I am preparing to migrate 1B records from AWS RDS PostgreSQL to AWS DynamoDB. Before moving 1B records I want to build some POCs using a smaller data set (101M records) to find the most optimal way of getting those records into AWS DynamoDB.
My first choice was obvious: AWS Data Migration Service. AWS DMS supports AWS RDS PostgreSQL as a source and AWS DynamoDB as a target. This can be setup very easily.
However, it took me a few iterations, trying out different instance types, different migration task parameters, to finally get to a stage where I was fully using 20000 WCU when writing data to DynamoDB.
I also noticed that AWS DMS was using
PutItem operation rather than more efficient
The fastest of my migrations tasks was:
I watched a few videos from the online AWS re:Invent about Glue and how super efficient it was in transforming and moving data around. I also knew that Glue added a support for writing to DynamoDB.
I wanted to try it out and see if it can be of any use for my migration project.
I used AWS Data Migration Service to export data to AWS S3 in Parquet format. Exporting table that has 101M records was quite fast and took 54m:
I haven't used Glue before. In one of the AWS re:Invent videos I saw that AWS recently added Glue Studio where you can build jobs using visual editor and for more complex jobs you can add custom code.
I built a simple job in Glue Studio, but noticed that DynamoDB is not yet supported (in Studio). Doing a quick Google search I found a sample code right from the Glue documentation: https://docs.aws.amazon.com/glue/latest/dg/aws-glue-programming-etl-connect.html#aws-glue-programming-etl-connect-dynamodb.
I pasted that code into my "Transformation - Custom code" block. I only had to change variables' names as Glue Studio generates code using camelCase and the documentation was using snake_case. Anyway it was just 1 operation: a call to
glue_context.write_dynamic_frame_from_options() (I hope that in the near future it will be supported out of the box in Glue Studio).
And that was it. I ran the job and it took 3h 7m to complete:
In DynamoDB I saw all my 101M records:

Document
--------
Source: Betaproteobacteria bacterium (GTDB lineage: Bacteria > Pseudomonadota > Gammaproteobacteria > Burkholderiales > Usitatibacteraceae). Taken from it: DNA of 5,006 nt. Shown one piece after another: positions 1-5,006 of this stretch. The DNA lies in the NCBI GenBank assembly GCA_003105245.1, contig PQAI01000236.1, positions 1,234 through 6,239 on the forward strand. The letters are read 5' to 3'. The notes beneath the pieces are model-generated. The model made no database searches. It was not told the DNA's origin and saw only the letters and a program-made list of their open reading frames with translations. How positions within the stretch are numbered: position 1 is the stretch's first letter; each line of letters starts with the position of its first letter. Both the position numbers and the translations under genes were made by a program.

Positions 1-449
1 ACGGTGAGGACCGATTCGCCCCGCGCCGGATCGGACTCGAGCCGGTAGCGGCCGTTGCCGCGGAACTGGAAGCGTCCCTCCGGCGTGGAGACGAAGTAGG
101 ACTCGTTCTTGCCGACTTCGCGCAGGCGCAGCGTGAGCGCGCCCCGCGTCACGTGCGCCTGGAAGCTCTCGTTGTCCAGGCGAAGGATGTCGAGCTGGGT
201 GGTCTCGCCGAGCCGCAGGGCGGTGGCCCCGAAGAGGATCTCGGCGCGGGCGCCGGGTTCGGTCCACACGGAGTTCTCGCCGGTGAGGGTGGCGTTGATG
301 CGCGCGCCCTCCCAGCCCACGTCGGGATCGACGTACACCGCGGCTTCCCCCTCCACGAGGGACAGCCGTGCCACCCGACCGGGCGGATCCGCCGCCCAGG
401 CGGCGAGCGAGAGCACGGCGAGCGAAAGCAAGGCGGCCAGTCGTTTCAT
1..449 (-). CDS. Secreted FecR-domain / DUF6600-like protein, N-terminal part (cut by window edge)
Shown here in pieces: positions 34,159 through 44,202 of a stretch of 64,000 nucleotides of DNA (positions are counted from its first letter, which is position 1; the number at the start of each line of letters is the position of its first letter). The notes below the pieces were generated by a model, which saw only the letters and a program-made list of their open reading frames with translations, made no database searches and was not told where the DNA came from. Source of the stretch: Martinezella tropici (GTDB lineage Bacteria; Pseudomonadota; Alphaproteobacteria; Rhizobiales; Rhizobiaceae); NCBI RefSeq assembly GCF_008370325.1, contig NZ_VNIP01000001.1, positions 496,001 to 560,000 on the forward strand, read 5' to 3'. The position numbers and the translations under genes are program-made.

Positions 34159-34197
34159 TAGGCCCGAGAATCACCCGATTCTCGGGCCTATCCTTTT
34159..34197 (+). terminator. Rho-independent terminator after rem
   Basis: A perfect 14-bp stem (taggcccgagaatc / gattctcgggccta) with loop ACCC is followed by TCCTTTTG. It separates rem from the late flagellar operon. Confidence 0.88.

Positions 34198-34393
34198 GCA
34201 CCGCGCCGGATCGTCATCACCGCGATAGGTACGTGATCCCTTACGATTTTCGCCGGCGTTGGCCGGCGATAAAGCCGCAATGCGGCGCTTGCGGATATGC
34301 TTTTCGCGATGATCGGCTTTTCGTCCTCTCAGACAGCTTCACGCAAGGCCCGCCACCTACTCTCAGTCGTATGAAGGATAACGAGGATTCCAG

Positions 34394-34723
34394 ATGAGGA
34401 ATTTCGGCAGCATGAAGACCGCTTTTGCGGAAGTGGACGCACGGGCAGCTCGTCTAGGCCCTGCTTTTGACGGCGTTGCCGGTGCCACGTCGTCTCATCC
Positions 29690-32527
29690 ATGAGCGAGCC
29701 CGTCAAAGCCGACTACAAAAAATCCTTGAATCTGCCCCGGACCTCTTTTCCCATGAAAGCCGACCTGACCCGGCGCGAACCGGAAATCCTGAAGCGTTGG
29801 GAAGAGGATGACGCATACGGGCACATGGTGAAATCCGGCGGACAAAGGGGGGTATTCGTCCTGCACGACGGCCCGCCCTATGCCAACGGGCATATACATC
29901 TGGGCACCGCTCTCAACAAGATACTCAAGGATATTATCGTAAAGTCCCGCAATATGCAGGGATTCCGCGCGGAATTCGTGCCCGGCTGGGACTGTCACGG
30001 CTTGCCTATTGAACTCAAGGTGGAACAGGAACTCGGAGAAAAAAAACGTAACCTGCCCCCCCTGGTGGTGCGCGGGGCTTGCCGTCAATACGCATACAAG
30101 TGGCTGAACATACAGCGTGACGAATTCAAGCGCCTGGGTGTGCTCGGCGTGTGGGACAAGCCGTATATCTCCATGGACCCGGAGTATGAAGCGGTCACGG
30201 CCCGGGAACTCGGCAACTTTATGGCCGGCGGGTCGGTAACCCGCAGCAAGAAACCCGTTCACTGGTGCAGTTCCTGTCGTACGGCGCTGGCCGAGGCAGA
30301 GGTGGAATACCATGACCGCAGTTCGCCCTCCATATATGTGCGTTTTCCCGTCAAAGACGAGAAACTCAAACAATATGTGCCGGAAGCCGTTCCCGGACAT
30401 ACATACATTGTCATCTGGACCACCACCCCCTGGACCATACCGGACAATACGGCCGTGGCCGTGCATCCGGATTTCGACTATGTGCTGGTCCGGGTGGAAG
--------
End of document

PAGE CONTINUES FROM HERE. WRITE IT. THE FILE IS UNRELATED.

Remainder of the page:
The environment looked like this:
- VPC with VPC Endpoints to AWS S3 and AWS DynamoDB
- AWS RDS PostgreSQL running in private subnet, db.m5.large
- AWS DMS instance running in private subnet, dms.c5.2xlarge
- DynamoDB table provisioned with 20000 WCU
- AWS DMS migration task with
ParallelLoadThreadsset to 130 and
ParallelLoadBufferSizeset to 1000 was running at 74% CPU and was generating 20000 WCU
- AWS Glue job had 10 workers,
dynamodb.throughput.write.percentset to 1.0 was maxing 20000 WCU
The results were the following:
RDS to DynamoDB
RDS to S3
S3 to DynamoDB
|RDS Reads IOPS||100||350||-|
|Time||2h 51m||54m||3h 7m|
Direct migration between AWS RDS to AWS DynamoDB using AWS DMS was 2h 51m.
Staged migration with RDS -> S3 Parquet -> DynamoDB was: 54m + 3h 7m = 5h 1m.
After all DMS was faster than the DMS + S3 + Glue trio.
As you can see in the table above, in both approaches the pressure on AWS RDS PostgreSQL instance was minimal.
There are still some optimisations I want to try, like speeding up the import to DynamoDB by setting WCU even higher. That will require some AWS DMS task parameters tuning and probably increasing the DMS instance size as well.
Pros of using DMS are:
- it's fast, even with
- one-stop shop for your migration tasks
- can run additional validation logic for your migration
Cons of using DMS are:
- need to rightsize the instance and tune task parameters to max DynamoDB writes
Pros of using S3 Parquet and Glue:
- serverless solution - no need to manage the infrastructure
- didn't have to do any job tuning, setting
dynamodb.throughput.write.percentto 1.0 was all I had to do to max DynamoDB writes
- you get some bonuses, think - data lake!
Cons of using S3 Parquet and Glue:
- slower than native DMS migration
Since I had the data already in AWS S3 in Parquet format I wanted to play around with AWS Athena. I used Athena before and already knew it was super fast, but I never had a chance to play around with 20 columns wide 101M records data set. The experience was mind blowing. Complex queries running in just a few seconds. The same queries running on the original AWS RDS PostgreSQL instance were taking 20 minutes to complete!
Since I already had the data in AWS Athena database I wanted to go one step further and easily visualise the data I had using AWS QuickSight. It took me a few minutes to set up some Pie Charts and Heat maps and publish my dashboard. All by drag and dropping columns in the QuickSight UI.